The subject of purpura in this paper is treated from the standpoint of the relationship it bears to tuberculosis.
Several writers within the last two centuries have made observations on this phenomenon, endeavoring to find its cause and effect, and to discover the relation purpura has to other diseases with which it is associated.
Mackenzie1 says :
The great variety of supposed causes or associated conditions is sufficiently striking. Still more so is the fact that in one-third of 200 cases no explanation was offered for the purpura, though in several of the cases a necropsy was made. It will thus be seen how extremely complex is the pathology of purpura.All we can do in the present state of our knowledge is to accumulate further information and to exhaust every means—histological, bacteriological and chemical—in the investigation of cases.Osler2 also maintains "that purpura is obscure, and is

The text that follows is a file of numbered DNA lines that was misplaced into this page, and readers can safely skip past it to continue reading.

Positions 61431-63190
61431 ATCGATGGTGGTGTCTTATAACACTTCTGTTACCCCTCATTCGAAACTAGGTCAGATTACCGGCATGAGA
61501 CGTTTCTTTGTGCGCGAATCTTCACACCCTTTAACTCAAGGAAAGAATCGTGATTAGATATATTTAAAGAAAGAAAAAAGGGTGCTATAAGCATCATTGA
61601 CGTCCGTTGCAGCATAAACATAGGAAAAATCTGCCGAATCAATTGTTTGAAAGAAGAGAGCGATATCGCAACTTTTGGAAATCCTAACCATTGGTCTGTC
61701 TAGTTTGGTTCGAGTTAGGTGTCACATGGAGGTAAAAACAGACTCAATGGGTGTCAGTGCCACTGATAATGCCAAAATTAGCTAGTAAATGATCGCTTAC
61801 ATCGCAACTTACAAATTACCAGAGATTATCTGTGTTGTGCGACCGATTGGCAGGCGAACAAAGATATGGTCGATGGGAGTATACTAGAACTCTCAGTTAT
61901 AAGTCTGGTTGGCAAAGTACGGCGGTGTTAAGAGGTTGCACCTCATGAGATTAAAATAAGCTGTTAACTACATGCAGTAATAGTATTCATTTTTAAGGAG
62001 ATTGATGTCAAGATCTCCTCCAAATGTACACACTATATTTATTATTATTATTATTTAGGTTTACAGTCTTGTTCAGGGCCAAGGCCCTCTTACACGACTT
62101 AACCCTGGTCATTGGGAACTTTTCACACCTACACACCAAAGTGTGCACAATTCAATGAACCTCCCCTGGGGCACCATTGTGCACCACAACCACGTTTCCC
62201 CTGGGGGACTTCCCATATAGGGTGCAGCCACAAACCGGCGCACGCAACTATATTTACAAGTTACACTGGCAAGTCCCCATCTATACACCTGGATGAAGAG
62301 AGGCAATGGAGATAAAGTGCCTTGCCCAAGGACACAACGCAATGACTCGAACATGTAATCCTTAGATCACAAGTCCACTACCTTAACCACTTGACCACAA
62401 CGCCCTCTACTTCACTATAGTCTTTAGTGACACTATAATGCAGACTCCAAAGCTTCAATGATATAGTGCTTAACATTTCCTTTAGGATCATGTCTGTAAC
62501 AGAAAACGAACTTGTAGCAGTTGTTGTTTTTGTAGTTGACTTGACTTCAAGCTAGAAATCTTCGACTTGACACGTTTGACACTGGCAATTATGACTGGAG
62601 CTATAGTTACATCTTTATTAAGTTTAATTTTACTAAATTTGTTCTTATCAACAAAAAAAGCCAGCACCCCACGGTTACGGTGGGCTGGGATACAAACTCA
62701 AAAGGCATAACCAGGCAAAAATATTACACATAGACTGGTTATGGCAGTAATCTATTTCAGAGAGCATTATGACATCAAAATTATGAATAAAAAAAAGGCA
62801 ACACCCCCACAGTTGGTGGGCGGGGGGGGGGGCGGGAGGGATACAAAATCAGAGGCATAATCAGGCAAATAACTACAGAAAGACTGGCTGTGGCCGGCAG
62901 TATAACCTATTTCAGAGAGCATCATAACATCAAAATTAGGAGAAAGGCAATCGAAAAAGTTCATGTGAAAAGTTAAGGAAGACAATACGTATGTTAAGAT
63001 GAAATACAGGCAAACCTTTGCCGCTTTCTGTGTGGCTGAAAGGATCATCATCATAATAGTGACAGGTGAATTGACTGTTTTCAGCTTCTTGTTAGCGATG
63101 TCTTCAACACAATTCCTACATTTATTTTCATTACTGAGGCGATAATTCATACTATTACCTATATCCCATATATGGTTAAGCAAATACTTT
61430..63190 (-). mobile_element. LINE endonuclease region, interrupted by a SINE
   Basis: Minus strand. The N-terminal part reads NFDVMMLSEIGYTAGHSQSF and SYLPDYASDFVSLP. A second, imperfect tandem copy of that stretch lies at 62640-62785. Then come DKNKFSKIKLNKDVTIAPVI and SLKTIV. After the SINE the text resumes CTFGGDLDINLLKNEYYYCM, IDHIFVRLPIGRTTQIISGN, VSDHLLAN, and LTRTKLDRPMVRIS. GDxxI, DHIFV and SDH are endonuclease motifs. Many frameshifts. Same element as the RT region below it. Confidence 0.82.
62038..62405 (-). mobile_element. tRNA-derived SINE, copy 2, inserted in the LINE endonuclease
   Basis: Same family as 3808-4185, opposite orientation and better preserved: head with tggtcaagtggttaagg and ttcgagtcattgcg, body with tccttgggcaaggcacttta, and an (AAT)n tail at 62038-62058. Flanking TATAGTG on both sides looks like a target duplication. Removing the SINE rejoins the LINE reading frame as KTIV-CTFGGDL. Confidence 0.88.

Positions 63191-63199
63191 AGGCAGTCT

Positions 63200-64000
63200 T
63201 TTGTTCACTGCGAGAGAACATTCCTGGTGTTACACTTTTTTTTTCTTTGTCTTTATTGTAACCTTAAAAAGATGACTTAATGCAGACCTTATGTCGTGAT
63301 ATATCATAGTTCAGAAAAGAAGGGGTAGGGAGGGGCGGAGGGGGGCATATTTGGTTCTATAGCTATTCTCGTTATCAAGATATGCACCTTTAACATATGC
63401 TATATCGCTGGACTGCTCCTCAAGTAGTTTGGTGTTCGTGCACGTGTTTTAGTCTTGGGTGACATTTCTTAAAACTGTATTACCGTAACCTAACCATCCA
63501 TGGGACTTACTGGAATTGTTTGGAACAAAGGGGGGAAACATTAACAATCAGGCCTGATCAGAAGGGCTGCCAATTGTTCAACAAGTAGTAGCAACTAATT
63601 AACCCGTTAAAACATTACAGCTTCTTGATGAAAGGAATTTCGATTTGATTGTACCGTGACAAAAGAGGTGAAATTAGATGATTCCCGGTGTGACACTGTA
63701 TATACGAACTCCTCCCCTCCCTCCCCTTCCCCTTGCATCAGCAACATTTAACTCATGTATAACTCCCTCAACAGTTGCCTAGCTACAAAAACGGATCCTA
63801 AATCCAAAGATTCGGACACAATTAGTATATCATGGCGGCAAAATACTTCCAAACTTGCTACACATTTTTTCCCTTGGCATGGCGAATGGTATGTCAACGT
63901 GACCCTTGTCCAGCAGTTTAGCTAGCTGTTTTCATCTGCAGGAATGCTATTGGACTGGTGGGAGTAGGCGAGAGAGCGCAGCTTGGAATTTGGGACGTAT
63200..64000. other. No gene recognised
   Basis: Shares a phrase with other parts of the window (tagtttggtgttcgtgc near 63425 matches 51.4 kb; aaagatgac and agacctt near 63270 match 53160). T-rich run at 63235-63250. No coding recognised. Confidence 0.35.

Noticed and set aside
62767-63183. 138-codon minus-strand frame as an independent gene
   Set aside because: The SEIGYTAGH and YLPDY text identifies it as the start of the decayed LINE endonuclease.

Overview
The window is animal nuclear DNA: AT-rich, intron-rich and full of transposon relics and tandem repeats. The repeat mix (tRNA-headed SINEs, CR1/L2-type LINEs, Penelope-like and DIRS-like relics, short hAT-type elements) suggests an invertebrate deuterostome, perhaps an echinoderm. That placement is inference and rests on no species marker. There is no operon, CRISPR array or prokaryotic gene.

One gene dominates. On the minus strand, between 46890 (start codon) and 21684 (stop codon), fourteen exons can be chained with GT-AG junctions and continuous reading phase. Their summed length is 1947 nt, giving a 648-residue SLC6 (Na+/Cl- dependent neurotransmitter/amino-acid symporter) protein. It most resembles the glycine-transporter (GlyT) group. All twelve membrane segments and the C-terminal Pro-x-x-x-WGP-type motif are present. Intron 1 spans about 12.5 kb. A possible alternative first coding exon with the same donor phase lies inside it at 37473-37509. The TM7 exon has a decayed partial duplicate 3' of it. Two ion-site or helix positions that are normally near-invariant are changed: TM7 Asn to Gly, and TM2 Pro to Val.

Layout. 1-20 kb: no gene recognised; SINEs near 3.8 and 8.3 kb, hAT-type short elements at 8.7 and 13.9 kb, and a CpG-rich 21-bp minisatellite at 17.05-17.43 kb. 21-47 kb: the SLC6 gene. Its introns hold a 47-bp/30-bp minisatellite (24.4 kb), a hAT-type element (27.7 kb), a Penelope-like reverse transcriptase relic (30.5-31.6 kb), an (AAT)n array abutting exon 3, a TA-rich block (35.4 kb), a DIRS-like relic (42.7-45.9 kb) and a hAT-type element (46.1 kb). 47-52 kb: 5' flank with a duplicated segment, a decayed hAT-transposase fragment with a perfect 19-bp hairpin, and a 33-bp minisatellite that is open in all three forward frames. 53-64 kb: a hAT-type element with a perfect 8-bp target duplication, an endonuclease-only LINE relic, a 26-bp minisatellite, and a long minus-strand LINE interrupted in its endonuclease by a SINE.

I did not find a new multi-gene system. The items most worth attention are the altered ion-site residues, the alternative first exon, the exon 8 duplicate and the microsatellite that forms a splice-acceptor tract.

BAUCH S. THREE CASES OF PURPURA HEMORRHAGICA IN CHRONIC TUBERCULOSIS: WITH A BRIEF REVIEW. Arch Intern Med (Chic). 1916;XVII(3):444–452. doi:10.1001/archinte.1916.00080090103009
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